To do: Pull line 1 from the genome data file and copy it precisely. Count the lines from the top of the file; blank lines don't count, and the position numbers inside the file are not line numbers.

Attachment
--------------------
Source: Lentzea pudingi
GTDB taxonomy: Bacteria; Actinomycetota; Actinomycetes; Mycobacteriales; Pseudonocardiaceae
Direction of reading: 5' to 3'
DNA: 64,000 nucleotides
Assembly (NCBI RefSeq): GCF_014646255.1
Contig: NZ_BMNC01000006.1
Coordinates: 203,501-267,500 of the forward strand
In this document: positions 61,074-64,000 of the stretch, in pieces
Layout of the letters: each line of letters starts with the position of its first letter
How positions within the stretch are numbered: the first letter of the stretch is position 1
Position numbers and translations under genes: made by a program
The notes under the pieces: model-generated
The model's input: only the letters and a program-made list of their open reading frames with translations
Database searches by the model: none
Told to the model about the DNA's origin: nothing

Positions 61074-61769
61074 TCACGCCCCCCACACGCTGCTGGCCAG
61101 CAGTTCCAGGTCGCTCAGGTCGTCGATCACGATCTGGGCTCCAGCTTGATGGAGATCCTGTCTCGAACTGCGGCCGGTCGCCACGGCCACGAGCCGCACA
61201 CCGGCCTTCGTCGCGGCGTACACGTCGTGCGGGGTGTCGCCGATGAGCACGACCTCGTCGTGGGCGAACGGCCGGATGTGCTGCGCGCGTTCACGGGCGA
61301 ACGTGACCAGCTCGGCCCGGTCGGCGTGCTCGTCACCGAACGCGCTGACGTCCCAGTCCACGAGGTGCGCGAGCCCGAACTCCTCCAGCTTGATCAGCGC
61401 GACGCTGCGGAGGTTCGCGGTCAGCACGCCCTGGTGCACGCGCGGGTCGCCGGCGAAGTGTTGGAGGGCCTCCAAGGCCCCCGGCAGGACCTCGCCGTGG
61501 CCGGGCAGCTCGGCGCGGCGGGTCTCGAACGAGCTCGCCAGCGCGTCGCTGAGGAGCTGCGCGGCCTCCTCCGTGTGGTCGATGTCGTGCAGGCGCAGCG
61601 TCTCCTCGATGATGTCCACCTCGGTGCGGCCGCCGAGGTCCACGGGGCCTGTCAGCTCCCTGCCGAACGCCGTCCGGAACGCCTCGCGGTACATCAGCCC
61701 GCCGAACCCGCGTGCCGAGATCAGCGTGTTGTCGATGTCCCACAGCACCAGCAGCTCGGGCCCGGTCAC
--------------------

Source: Lentzea pudingi